Planning the museum’s comprehensive renovation began in June and work is due to start on the main entrance this month. [...] Martinez also plans to devote 1,500 sq. m of space to major temporary exhibitions in the Napoleon Hall, which is beneath the museum’s I.M. Pei-designed entrance pyramid. — theartnewspaper.com
Despite its echoes of Paris’s architectural past, Frank Gehry’s latest museum project—the Fondation Louis Vuitton, opening this fall in the Bois de Boulogne—is like nothing the city has seen before: muscular and delicate, utilitarian and fantastic, a marriage of cultural ambition and private enterprise. Paul Goldberger looks at the genesis of LVMH chairman Bernard Arnault’s partnership with Gehry, and the triumphant result. — vanityfair.com
Sited at the heart of France's main business district at La Défense, the enormous and impressive Grande Arche was always more than a monument to the triumph of humanitarian ideals over military glory. [...]
A quarter of a century on, however, the crumbling state of La Grande Arche de la Défense might be a metaphor for France's struggling economy. [...]
The government has now promised €200m (£160m) worth of "important renovation work" [...] to begin in October and last for two years. — theguardian.com
The top three winners of the Solar Decathlon Europe 2014 were recently announced during the awards ceremony this past weekend in Versailles, France. For two years, the 20 student teams worked to build a full-scale, fully functioning solar-powered house. — bustler.net
(Pictured above) 1st Place/Overall: "Rhome for Dencity" by Team Rhome (Universitá Degli Studi di Roma TRE)2nd Place: "Philéas" by Atlantic Challenge (Nantes, France)3rd Place: "A Home with a Skin" by Prêt-à-loger (TU Delft, The Netherlands)(Previously on Archinect)Head over to Bustler for more.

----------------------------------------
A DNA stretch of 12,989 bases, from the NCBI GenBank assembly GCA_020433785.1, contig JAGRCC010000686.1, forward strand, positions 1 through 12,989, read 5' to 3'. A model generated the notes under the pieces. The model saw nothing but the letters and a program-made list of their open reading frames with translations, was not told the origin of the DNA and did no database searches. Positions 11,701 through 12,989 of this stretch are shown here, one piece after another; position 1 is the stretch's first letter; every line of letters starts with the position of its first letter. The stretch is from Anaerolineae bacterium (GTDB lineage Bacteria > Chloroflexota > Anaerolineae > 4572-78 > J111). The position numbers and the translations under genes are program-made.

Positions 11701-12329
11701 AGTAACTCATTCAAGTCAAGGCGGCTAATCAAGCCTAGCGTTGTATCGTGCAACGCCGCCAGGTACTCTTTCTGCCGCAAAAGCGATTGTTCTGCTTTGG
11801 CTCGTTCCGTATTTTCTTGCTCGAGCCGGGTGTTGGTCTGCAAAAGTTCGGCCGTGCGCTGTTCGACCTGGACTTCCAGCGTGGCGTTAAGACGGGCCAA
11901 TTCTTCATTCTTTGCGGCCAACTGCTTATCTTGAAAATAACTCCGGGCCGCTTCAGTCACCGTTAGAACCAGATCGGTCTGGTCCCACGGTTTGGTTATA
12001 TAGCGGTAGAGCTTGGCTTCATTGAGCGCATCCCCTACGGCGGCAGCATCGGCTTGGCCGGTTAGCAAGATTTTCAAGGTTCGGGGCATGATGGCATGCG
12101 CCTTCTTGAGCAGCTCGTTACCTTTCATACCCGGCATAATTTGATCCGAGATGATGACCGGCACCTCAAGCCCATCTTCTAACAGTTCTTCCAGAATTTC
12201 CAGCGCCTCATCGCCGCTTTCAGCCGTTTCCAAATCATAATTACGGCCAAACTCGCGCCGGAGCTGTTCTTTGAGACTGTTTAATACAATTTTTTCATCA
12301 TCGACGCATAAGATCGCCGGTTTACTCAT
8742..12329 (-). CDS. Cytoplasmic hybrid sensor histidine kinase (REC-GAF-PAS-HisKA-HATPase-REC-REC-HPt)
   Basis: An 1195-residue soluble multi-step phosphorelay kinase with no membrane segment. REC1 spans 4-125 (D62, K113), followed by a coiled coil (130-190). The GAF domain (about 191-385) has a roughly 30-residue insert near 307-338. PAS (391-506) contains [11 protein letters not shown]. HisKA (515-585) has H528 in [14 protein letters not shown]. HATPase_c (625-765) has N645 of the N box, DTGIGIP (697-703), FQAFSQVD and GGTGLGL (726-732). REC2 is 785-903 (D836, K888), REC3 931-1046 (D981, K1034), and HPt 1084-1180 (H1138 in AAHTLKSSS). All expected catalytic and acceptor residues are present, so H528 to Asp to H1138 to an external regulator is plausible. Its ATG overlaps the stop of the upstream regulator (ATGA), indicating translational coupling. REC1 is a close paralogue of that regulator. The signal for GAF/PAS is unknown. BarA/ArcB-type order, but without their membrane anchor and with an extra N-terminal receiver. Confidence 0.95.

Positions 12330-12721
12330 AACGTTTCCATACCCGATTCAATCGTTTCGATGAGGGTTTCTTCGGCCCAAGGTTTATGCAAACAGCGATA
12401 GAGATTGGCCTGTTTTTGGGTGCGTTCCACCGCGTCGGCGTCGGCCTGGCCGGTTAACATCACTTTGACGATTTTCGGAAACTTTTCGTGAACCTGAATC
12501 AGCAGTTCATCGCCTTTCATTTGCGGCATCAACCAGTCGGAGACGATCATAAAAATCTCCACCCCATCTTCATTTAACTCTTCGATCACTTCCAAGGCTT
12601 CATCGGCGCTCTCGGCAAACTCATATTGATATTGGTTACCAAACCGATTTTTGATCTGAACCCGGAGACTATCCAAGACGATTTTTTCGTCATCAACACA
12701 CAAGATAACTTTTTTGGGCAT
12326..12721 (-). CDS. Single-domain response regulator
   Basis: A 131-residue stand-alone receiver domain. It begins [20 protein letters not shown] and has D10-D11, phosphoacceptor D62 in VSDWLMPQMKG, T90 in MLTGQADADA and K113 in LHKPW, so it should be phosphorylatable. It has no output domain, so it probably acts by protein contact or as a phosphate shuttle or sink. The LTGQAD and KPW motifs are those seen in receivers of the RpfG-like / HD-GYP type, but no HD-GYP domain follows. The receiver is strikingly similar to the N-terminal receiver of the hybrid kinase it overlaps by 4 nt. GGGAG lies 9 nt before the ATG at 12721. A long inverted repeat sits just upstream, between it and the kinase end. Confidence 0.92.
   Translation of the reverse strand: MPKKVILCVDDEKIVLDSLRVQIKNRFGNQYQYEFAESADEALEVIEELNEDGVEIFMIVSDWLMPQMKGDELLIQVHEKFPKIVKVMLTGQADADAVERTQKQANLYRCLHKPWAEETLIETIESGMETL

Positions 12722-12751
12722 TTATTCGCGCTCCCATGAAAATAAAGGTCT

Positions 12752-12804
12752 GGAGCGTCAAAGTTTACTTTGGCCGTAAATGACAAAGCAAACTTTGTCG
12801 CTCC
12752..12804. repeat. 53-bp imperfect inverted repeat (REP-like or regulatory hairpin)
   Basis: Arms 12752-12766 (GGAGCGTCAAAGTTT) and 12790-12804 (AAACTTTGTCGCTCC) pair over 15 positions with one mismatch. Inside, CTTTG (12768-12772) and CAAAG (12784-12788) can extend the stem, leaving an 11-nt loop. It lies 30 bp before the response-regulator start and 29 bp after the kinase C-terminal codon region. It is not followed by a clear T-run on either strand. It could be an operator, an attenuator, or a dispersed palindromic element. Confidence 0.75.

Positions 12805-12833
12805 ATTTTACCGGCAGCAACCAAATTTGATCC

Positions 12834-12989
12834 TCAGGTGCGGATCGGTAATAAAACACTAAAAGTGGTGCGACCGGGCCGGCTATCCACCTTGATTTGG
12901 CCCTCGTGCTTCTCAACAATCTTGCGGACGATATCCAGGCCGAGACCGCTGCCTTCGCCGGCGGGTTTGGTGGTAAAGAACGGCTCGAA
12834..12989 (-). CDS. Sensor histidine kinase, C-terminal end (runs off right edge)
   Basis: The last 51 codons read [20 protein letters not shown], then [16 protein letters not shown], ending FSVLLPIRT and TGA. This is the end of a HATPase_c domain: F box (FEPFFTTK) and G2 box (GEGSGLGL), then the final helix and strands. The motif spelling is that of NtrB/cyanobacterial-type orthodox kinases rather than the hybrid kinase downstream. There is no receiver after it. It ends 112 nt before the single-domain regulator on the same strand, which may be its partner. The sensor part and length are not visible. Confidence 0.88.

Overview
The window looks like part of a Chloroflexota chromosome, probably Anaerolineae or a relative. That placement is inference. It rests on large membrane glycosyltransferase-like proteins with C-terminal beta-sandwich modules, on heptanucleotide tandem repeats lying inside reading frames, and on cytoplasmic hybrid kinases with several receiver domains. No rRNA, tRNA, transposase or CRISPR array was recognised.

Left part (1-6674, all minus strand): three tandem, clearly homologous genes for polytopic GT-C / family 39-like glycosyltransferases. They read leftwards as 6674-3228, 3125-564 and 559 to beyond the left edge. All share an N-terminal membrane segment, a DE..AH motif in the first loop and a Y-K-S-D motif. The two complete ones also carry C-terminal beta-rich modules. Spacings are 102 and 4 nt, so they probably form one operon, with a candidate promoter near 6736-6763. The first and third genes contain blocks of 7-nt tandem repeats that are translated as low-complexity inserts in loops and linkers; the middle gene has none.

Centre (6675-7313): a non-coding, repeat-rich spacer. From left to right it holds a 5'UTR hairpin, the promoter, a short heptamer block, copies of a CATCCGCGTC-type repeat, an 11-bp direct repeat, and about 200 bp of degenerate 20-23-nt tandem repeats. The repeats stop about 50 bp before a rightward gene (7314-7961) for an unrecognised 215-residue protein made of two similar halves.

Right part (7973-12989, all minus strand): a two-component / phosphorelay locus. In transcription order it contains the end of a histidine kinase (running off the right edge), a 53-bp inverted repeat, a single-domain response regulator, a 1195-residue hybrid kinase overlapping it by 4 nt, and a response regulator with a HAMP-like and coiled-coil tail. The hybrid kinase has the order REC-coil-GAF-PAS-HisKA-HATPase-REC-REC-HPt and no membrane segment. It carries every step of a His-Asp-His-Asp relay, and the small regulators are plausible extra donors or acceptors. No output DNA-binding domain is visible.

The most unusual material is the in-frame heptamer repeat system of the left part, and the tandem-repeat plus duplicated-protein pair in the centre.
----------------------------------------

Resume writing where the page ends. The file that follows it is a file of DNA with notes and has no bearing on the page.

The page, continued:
Book a trip to the Centre Pompidou in Paris this summer. The Centre is hosting the first major European retrospective of iconic French-Swiss architect and theorist Bernard Tschumi from April 30 to July 28, 2014.
Exploring Tschumi's work from 1975 to the present, the exhibition will feature a thematic arrangement of archival documents, films, and around 350 of his never-before-seen sketches, drawings, collages, and models -- all displayed in an installation he designed himself. — bustler.net
"The exhibition at the Centre Pompidou — based on Bernard Tschumi’s work as an architect, educator, and writer — explores the making of architecture as a series of arguments, ideas, influences, and responses to the contemporary definition of architecture today."Get more details on Bustler.
The foundation stones were laid last weekend in Arles for an Arts Resource Centre designed by [...] Frank Gehry, which will be the centrepiece of the 20-acre Luma Arles campus. This hugely ambitious cultural project is driven by the Swiss pharmaceutical heiress and contemporary art collector Maja Hoffmann. At the groundbreaking ceremony, the mayor of Arles, Hervé Schiavetti, not only toasted the French Republic but also declared: “Vive Maja Hoffmann! Vive Frank Gehry!” — theartnewspaper.com
The historic Grand Palais is due for a contemporary touch-up from French firm LAN, who recently won the competition to restructure and expand the monument...Looking beyond the museum's Beaux-Arts style, LAN highlights the museum's durability and flexibility in an effort to bring out the building's full potential. — bustler.net